Clelia Frondaroli | Head of Comment
In the months leading up to the 2019 Christchurch mosque shootings, Brenton Tarrant posted a manifesto online that followed classic eco-fascist ideology. His frequent posts largely referred to ‘the birth rates’ and overpopulation; ideas which, after the act of terrorism that would go on to claim 51 lives, the self proclaimed ‘ethno-nationalist eco-fascist’ would use to justify his crimes. This is the legacy of eco-fascism, a radical ideology which combines alt-right fascist beliefs with environmental concerns.
Playing into existentialism, those who subscribe to this ideology argue that the current demise of the environment is largely a result of overpopulation, the blame for which is disproportionately placed on non-white and impoverished communities. Their thinking is rooted in Nazi ideas of ‘blood and soil’, where globalisation and immigration have ‘threatened’ the purity of the white race and believe that white communities are ‘more deserving’ of the planet’s resources. Therefore, at the core of their fascist beliefs, they suggest that immigration should be halted or (at their most extreme) that ethnic genocide take place in order to preserve the earth’s remaining resources. Eco-fascism then can be better understood as an expression of white supremacy rather than environmentalism, where the apparent concern for the environment acts as a guise to justify racist and extremist beliefs.
Yet, Brenton Tarrant was not a lone participant in this ideology. Since the Christchurch shootings, the perpetrators of the El Paso mass shootings in 2019 and the Buffalo shootings in 2022 have also cited eco-fascist values as explanations behind the execution of these attacks. However, as acts of extreme violence against minorities continue to rise, eco-fascism remains a relatively under-reported ideology in the media. Although reports do emphasise these attacks as ‘domestic terrorism’, eco-fascist ideology is often not cited (or barely mentioned) as the cause behind these attacks despite evidence stating so. By failing to understand and reveal the true intentions behind these shootings, eco-fascism continues as a covert ideology which has the potential to carry out future attacks.
Furthermore, the overpopulation argument is repeatedly used within the news media to justify a link between overpopulation and climate change. Although not used within the context of eco-fascist ideology, the argument itself remains problematic and outdated. Initially created by Paul Ehrlich in his book ‘The population bomb’, the author advocated for coercive incentives to control the growth of the population and illustrated this using the case study of India. Since then, the country (and much of the global south) have been plagued with negative associations and misconceptions which border on prejudiced. Although it is clear that population growth has increased the strain on natural resources, it is not fair or accurate to put this blame on the global south- where inhabitants emit 10 times fewer emissions than those in western countries. In fact, the global north continues to emit more than 92% of total global carbon emissions. Environmental degradation is also largely not due to overpopulation, rather it is the result of unsustainable consumption and production practices which have dramatically reduced the earth’s resources. It could be said then that arguments of overpopulation use the global south as a scapegoat and have allowed extremist thinkers (such as eco-fascists) to infiltrate and weaponise these beliefs.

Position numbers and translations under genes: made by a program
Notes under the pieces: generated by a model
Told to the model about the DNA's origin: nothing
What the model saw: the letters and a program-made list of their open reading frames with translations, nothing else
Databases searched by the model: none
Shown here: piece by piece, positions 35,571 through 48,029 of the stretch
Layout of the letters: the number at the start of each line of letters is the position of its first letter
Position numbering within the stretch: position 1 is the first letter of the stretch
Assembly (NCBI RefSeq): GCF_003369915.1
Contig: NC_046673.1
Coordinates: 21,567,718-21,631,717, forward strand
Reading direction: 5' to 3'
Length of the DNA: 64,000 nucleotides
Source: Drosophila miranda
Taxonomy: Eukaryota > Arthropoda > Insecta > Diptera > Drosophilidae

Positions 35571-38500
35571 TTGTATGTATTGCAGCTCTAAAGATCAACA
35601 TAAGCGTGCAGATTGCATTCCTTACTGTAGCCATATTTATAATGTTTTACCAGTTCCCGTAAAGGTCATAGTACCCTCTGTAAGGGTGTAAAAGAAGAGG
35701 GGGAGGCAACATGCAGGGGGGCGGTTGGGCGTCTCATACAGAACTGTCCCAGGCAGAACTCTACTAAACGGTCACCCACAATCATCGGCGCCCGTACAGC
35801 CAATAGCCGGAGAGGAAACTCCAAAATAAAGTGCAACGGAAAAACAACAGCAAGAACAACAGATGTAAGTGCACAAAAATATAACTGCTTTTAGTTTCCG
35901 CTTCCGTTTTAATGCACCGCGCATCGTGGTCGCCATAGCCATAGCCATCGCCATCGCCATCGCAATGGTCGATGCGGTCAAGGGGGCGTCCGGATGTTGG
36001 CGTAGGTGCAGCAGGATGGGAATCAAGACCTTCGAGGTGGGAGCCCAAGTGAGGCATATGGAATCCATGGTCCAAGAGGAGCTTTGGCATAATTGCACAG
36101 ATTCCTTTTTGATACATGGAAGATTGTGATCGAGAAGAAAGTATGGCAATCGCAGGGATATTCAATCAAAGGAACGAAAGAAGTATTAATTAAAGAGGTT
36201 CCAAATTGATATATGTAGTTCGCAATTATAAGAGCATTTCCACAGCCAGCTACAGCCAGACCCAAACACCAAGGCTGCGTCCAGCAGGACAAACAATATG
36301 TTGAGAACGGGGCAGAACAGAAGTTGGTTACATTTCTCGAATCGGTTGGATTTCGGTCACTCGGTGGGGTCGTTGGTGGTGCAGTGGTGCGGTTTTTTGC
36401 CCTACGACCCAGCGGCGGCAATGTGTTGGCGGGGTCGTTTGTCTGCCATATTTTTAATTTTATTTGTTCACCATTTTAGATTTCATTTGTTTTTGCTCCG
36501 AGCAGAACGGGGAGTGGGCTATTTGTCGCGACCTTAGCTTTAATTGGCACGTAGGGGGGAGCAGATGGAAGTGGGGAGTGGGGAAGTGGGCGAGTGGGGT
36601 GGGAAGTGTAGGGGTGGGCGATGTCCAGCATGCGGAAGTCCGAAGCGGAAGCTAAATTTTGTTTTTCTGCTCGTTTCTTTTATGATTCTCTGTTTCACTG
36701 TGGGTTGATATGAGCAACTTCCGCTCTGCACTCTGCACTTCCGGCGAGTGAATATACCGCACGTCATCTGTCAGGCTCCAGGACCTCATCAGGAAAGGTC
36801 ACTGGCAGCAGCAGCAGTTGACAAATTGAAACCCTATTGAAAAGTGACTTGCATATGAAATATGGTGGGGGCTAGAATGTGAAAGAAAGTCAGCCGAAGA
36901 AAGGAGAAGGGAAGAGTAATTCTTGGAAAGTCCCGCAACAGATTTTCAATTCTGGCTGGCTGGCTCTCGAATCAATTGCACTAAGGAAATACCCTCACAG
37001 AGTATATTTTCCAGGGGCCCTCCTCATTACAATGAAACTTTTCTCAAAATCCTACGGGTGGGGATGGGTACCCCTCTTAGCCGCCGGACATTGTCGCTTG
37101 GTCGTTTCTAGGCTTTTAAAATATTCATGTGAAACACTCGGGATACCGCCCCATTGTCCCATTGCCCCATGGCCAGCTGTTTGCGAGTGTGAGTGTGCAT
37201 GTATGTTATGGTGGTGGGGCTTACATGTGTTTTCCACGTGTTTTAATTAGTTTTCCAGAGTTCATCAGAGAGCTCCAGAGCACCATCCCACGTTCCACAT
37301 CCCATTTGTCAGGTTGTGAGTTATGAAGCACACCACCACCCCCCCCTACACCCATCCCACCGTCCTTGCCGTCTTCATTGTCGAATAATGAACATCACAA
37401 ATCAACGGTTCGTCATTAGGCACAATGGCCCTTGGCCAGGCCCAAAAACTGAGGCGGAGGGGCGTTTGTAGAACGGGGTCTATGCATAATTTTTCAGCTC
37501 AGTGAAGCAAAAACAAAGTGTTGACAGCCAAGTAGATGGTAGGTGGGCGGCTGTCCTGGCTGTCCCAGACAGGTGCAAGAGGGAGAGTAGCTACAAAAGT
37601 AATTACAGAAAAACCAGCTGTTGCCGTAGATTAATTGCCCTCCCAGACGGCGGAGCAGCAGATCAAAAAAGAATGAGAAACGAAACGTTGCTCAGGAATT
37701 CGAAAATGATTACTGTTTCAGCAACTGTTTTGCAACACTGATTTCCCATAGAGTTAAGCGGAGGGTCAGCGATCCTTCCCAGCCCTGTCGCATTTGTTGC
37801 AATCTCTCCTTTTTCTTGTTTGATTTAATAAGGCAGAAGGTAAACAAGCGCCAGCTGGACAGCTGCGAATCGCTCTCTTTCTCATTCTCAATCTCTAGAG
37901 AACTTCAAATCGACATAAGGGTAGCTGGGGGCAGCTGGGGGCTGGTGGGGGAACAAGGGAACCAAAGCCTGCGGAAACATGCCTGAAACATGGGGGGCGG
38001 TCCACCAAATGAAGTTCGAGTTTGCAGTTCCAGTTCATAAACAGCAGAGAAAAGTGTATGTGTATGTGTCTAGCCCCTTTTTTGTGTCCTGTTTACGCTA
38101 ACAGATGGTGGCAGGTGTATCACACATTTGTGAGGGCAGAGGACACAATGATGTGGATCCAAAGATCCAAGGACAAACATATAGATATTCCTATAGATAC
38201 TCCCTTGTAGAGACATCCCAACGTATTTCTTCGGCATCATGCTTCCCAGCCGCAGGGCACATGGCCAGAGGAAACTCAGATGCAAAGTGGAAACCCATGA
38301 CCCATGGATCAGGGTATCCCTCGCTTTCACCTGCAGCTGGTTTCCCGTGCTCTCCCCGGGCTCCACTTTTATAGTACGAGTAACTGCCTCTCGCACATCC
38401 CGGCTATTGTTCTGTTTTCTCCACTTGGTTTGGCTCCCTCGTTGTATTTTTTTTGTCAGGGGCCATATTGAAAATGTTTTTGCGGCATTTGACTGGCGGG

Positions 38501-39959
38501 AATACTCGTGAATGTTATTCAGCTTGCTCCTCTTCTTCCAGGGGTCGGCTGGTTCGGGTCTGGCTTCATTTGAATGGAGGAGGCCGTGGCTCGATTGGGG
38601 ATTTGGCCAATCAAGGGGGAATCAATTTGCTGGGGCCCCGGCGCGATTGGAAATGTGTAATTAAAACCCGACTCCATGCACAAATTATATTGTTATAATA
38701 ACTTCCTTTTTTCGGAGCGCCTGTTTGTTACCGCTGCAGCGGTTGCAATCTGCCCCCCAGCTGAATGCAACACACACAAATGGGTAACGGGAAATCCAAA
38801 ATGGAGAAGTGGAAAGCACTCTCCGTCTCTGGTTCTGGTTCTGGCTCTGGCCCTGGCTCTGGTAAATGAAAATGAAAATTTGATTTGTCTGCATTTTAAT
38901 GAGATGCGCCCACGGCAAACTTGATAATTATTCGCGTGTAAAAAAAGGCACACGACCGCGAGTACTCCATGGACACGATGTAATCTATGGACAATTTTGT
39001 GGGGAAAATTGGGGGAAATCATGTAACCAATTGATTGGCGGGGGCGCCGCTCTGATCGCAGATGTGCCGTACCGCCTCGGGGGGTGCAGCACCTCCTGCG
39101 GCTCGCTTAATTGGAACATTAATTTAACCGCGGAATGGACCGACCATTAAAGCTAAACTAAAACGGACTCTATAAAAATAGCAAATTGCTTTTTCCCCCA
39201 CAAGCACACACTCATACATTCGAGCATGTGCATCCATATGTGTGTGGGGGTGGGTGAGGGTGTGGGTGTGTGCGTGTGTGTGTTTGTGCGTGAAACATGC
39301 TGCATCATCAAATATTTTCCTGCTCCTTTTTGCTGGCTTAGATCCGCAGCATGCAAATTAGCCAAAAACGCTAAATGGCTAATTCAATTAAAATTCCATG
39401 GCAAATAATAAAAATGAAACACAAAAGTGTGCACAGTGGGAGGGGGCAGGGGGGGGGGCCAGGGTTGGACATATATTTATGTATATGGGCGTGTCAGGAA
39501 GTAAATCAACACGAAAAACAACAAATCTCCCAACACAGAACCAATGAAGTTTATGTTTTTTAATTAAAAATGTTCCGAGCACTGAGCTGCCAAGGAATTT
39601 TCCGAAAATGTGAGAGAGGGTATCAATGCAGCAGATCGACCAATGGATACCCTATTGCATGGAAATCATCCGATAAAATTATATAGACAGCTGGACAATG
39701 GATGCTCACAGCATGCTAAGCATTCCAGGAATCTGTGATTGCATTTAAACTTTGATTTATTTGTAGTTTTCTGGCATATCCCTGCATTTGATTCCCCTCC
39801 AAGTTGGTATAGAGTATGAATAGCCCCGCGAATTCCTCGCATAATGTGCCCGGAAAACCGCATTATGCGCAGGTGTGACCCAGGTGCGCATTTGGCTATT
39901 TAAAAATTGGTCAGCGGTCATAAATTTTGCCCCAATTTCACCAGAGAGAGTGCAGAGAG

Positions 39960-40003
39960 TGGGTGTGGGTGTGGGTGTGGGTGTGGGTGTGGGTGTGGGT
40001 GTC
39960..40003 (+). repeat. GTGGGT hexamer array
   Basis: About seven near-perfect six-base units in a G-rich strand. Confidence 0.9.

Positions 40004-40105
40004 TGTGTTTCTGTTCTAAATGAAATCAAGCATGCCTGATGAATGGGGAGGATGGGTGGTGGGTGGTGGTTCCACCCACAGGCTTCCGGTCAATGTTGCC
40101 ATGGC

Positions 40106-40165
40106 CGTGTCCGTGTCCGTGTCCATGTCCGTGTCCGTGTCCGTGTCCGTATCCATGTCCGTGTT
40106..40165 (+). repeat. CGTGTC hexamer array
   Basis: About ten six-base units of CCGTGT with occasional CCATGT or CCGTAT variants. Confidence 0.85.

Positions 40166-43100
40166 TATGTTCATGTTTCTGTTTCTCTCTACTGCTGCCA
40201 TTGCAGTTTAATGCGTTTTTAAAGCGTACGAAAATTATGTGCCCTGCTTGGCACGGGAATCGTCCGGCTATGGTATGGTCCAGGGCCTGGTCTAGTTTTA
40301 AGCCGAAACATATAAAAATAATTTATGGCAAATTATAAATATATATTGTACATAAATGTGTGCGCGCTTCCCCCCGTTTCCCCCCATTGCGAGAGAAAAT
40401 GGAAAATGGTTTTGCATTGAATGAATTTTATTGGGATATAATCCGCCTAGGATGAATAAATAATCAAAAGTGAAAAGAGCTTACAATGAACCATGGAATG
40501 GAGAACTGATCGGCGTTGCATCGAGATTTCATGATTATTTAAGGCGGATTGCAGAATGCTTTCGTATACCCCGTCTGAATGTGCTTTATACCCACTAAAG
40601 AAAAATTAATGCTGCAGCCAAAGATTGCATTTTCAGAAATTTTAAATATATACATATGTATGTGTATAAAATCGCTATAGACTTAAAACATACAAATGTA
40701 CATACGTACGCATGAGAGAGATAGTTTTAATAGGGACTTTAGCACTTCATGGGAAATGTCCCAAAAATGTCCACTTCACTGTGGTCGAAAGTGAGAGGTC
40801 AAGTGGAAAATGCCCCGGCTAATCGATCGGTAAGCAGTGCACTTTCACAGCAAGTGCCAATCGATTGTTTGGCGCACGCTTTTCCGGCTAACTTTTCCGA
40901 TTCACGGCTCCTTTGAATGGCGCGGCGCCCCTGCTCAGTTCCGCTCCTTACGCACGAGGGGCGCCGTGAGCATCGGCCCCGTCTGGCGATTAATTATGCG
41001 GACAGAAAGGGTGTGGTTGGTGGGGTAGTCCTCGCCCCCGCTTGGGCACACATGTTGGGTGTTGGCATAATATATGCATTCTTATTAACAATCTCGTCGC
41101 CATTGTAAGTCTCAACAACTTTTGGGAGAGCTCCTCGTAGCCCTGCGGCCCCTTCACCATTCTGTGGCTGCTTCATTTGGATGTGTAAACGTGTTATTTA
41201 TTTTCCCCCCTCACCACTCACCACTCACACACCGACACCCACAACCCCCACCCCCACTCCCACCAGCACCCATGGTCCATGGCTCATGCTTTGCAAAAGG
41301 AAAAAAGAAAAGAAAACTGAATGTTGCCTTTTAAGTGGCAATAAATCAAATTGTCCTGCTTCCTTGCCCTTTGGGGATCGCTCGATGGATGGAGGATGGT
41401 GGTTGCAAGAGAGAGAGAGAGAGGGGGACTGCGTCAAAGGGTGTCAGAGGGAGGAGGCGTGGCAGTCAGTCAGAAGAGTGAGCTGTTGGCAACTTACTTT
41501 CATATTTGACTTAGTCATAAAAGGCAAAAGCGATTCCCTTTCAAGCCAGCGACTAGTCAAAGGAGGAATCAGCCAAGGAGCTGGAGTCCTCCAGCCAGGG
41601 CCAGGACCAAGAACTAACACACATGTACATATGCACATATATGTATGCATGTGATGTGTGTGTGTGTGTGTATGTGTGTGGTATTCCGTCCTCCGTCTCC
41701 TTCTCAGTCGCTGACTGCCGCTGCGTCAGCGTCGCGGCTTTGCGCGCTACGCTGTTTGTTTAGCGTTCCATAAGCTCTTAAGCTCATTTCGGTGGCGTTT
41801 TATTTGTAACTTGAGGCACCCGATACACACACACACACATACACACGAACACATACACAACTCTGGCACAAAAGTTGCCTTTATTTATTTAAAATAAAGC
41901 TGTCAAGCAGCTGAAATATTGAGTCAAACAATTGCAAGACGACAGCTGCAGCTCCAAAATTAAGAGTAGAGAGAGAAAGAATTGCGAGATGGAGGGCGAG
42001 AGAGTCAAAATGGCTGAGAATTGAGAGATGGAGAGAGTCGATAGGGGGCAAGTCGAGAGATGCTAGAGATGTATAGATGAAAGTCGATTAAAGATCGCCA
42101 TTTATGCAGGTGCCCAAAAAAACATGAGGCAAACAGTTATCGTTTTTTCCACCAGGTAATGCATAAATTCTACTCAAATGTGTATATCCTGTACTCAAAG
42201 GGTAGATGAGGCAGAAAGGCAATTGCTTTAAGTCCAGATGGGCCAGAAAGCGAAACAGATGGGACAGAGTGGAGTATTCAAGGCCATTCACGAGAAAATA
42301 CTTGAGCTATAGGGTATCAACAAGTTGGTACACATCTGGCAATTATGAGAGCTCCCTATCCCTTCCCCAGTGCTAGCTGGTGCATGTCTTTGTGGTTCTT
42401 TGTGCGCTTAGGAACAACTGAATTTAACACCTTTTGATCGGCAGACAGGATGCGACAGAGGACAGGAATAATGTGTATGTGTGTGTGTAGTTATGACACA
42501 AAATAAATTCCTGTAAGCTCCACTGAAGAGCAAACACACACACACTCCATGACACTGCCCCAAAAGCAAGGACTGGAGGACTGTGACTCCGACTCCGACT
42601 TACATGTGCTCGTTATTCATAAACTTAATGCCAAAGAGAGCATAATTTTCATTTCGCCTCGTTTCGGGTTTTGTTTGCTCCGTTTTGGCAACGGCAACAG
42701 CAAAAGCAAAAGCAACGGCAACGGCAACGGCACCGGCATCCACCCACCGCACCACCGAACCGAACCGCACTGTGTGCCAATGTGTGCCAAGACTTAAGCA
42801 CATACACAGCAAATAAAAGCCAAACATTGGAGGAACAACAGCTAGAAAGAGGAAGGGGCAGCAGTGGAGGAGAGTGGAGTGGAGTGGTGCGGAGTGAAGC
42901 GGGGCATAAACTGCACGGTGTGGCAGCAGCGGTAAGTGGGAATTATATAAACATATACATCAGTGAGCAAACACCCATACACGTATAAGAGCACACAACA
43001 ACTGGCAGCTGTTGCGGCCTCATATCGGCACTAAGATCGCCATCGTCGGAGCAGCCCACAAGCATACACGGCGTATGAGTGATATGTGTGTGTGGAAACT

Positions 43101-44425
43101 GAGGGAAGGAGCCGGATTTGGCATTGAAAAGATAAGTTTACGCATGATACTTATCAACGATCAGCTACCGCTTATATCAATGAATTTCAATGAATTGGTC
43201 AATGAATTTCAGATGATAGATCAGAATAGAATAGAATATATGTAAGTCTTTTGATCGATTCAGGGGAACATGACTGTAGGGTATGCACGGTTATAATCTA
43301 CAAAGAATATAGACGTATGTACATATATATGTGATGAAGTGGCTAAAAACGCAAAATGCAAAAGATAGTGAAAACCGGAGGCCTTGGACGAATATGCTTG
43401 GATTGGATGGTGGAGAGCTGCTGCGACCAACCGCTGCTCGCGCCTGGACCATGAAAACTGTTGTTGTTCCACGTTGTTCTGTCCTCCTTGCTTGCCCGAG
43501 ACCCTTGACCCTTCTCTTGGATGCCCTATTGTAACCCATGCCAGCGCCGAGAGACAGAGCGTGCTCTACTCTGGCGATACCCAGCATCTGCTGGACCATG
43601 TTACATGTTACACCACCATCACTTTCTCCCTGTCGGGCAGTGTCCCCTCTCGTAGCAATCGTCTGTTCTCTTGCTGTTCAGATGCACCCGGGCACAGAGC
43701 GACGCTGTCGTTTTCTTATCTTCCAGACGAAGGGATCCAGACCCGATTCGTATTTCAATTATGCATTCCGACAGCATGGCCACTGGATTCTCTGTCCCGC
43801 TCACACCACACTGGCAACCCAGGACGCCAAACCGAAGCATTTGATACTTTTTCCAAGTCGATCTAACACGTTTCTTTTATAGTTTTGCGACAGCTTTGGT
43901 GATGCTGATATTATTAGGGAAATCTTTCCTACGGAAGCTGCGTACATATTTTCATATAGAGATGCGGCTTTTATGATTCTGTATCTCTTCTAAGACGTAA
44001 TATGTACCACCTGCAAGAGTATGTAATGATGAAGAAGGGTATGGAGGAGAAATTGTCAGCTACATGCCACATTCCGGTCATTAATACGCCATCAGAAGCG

Therefore, radicalism exists within any form of social movement and environmentalism is no exception. Eco-fascists have established themselves as a violent and extremist group, and their ability to effectively weaponise a positive and socially just movement could mean more people may be harmed by their beliefs. It is also especially important that the media recognises and exposes this group of people for what they are (white supremacists) so their crimes do not go unacknowledged and their beliefs do not have the chance to disseminate across similar-minded alt-right groups.